Ocarina

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The ocarina ( /ɒkəˈrnə/) is an ancient flute-like wind instrument.[1] Variations do exist, but a typical ocarina is an enclosed space with four to twelve finger holes and a mouthpiece that projects from the body. It is often ceramic, but other materials may also be used, such as plastic, wood, glass, clay, and metal.

Contents

History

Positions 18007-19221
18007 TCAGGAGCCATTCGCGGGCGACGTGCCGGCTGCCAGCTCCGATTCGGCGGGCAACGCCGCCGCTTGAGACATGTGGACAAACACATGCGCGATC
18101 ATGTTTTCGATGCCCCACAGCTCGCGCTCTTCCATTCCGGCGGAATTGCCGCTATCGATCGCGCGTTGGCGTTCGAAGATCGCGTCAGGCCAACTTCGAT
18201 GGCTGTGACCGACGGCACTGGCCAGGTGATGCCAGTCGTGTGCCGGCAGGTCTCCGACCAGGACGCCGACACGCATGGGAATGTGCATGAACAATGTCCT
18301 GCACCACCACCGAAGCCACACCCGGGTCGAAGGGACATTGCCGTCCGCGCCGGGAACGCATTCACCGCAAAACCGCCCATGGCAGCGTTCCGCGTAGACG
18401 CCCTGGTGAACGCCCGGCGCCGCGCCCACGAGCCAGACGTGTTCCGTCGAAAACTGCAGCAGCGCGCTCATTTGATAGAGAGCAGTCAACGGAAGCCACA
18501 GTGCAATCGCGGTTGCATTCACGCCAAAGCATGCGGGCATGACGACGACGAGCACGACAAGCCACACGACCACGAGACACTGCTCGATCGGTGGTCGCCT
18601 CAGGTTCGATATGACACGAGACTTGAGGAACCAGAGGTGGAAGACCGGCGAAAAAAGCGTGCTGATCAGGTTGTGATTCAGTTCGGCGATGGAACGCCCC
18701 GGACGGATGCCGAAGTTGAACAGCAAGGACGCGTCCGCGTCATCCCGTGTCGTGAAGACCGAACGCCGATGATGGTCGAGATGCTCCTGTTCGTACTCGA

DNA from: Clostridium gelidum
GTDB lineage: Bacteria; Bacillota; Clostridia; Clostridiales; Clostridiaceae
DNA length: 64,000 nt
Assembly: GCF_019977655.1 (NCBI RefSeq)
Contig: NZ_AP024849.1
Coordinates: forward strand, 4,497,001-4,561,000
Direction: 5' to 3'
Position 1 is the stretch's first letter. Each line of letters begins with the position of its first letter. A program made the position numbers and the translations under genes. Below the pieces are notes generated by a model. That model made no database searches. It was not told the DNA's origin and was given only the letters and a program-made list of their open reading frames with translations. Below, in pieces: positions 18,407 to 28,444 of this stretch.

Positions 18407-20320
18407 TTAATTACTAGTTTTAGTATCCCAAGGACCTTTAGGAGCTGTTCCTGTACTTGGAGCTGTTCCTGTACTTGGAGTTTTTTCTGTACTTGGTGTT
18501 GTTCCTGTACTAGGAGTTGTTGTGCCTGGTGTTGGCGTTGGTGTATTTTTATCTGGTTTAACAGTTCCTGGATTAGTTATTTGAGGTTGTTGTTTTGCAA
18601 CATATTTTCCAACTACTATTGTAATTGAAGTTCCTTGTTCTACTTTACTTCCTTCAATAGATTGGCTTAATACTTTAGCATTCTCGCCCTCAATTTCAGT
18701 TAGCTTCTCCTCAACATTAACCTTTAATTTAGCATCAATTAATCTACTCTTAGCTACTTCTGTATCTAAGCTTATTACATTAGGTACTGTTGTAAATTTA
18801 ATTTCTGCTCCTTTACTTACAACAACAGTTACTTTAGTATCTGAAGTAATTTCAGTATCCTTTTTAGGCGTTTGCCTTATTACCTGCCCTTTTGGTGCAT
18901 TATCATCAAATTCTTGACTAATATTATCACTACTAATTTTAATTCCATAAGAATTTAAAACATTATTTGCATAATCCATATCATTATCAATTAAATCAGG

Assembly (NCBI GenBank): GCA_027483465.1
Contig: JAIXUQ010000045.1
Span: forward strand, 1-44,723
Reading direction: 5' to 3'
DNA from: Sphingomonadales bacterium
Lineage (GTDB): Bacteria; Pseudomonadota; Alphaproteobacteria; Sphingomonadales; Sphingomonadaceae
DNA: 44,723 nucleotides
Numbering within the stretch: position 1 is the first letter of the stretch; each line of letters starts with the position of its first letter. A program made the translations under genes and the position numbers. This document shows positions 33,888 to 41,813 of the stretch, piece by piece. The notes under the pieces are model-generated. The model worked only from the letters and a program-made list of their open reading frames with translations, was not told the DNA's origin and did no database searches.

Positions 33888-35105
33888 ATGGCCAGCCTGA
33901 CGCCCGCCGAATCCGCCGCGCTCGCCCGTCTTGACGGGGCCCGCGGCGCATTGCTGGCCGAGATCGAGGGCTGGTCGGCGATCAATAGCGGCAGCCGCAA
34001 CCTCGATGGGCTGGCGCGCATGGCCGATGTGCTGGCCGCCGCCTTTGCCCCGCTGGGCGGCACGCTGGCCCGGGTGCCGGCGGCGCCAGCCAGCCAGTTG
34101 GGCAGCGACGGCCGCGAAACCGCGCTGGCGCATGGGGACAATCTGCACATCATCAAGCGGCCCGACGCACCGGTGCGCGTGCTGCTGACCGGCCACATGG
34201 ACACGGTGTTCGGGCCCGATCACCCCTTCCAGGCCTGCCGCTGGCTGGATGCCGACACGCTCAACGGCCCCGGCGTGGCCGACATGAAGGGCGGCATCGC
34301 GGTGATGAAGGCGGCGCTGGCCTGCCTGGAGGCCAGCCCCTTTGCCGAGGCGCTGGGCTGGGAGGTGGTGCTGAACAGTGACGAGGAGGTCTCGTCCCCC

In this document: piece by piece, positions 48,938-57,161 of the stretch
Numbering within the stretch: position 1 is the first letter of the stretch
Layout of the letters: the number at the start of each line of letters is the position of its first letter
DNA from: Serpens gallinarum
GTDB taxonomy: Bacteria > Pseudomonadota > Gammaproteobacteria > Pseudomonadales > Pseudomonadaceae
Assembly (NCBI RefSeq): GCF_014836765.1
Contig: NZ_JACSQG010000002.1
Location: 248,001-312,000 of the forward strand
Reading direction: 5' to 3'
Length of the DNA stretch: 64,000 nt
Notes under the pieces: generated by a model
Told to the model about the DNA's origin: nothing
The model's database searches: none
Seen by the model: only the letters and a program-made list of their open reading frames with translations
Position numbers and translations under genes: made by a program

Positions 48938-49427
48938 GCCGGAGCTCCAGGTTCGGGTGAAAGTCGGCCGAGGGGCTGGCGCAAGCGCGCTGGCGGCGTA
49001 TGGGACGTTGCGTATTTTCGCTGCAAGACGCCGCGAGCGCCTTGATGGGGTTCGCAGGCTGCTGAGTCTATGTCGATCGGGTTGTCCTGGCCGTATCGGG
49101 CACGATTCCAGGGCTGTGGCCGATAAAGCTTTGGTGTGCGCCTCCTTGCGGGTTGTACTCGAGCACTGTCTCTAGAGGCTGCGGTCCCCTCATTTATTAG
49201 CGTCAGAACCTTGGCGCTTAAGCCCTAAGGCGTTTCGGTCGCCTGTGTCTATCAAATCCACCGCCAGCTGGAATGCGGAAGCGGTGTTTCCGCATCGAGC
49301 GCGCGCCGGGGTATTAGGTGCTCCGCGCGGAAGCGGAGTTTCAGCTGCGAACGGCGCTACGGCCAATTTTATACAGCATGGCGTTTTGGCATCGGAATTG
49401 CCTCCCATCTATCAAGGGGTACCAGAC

The ocarina is a very old family of instruments, believed to date back thousands of years.[2] Ocarina-type instruments have been of particular importance in Chinese and Mesoamerican cultures. For the Chinese, the instrument played an important role in their long history of song and dance. The ocarina has similar features to the Xun (塤), another important Chinese instrument (but is different in that Ocarina uses an internal duct, whereas Xun is blown across the outer edge.)[3] In Japan, the traditional ocarina is known as the tsuchibue (hiragana: つちぶえ; kanji: 土笛; literally "earthen flute"). Different expeditions to Mesoamerica, including the one conducted by Cortés, resulted in the introduction of the ocarina to the courts of Europe. Both the Mayans and Aztecs had produced versions of the ocarina, but it was the Aztecs who brought the song and dance to Europe that accompanied the ocarina. The ocarina went on to become popular in European communities as a toy instrument.[4][5]

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